A surgical procedure is done to straighten the bone and cartilage dividing the area between the two nostrils. This cartilaginous wall is called the septum. When the septum is crooked, it is called a deviated septum. This can make it hard for you to breathe through your nose and can also increase the risk of sinus infections because of poor drainage.

During a septoplasty surgery, your nasal septum is repositioned to the middle of your nose. This may require your surgeon to cut out the deviated part of your nasal septum before reinserting it in the correct position.

 Once the wound is healed, you’ll likely find it easier to breathe.


Why do you need a Septoplasty?

Having a deviated septum is quite a common occurrence and does not require any treatment as long as it does not cause any discomfort. However, when it is severe, it can cause a blockage on one side of the nose and reduce airflow. This would cause breathing difficulty from either one or both sides of the nose. 

Hence, during the surgery when the septum is removed, straightened and positioned back, it helps to open and improve the airflow through the nose.


During the Procedure

The procedure involves trimming, repositioning and replacing the cartilage or bone to straighten the deviation. The surgery is performed by making incisions inside the nose and in some cases a small incision between the nostrils. The whole operation is performed in such a way that ensures no marks or scars are visible. From here, the septum is straightened and replaced which allows for a more open airway.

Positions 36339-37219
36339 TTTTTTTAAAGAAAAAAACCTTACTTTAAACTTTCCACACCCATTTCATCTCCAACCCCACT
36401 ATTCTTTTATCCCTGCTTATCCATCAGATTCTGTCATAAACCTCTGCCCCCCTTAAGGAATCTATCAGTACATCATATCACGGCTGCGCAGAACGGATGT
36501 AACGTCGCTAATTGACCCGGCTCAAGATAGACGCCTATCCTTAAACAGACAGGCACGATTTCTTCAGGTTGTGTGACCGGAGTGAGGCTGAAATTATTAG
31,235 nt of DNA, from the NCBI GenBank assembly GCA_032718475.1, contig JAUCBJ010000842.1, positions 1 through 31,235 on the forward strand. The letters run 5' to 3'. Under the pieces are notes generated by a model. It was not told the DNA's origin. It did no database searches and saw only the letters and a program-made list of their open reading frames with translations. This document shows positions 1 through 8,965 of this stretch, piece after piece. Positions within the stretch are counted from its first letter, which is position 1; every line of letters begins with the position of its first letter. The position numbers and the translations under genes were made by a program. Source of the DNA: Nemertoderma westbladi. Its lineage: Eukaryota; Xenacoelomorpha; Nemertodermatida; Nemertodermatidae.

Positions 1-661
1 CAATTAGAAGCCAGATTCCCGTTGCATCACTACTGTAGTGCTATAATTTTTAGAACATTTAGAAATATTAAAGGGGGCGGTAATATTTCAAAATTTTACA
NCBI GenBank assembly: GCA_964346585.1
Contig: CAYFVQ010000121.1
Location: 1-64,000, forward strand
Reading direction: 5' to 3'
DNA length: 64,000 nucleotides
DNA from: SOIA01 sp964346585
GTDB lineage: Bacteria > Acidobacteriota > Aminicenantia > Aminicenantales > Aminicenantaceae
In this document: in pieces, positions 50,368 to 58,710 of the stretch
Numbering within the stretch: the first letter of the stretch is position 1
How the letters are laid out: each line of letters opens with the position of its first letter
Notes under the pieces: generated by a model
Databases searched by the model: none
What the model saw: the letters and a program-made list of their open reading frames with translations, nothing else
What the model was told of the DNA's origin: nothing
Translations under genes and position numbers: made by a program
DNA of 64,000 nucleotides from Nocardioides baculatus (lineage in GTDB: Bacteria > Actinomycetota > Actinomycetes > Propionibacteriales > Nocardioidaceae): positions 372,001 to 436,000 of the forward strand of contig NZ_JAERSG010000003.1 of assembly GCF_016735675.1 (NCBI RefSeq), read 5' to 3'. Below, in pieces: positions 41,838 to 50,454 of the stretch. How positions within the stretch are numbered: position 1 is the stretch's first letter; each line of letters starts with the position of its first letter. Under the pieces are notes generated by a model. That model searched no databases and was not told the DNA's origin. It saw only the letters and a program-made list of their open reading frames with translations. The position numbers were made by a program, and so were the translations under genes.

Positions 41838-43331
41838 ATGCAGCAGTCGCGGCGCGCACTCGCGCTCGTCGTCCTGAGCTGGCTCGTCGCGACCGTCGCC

The surgery is performed under general anaesthesia, so the patient does not feel any pain. By the time the patient is woken up, the surgery has already finished. To prevent post-operative bleeding, a bandage-like packing may be placed in your nose for a while.


What are the risks associated with a septoplasty?

Like with any surgery, septoplasty also carries risks such as local infection, bleeding and the possibility of a reaction to the anaesthetic. Some other risks include:
1. A change in the shape of your nose
2. A tiny hole in the septum
3. A decrease in the sense of smell
4. Temporary numbness in the teeth, upper gum or nose

However, it is important to note that these are very rare and are minimized by thorough pre-operative planning and investigations.


Post-Operative Management

After the surgery, the patient is usually allowed to go home the same day itself. However, if your doctor feels you need to be kept under observation for another day, you would be allowed to go home the next day.

The patient needs to rest for a couple of days and can resume normal work after about 2 days. However, strenuous activities such as heavy lifting, jogging, etc. are not allowed for 1 month as they may cause nosebleeds. Patients are also advised against heavily blowing their nose as this could also cause a nosebleed.

 A month after the surgery, the nasal tissues would have completely healed and you would be allowed to continue all normal activities as before.

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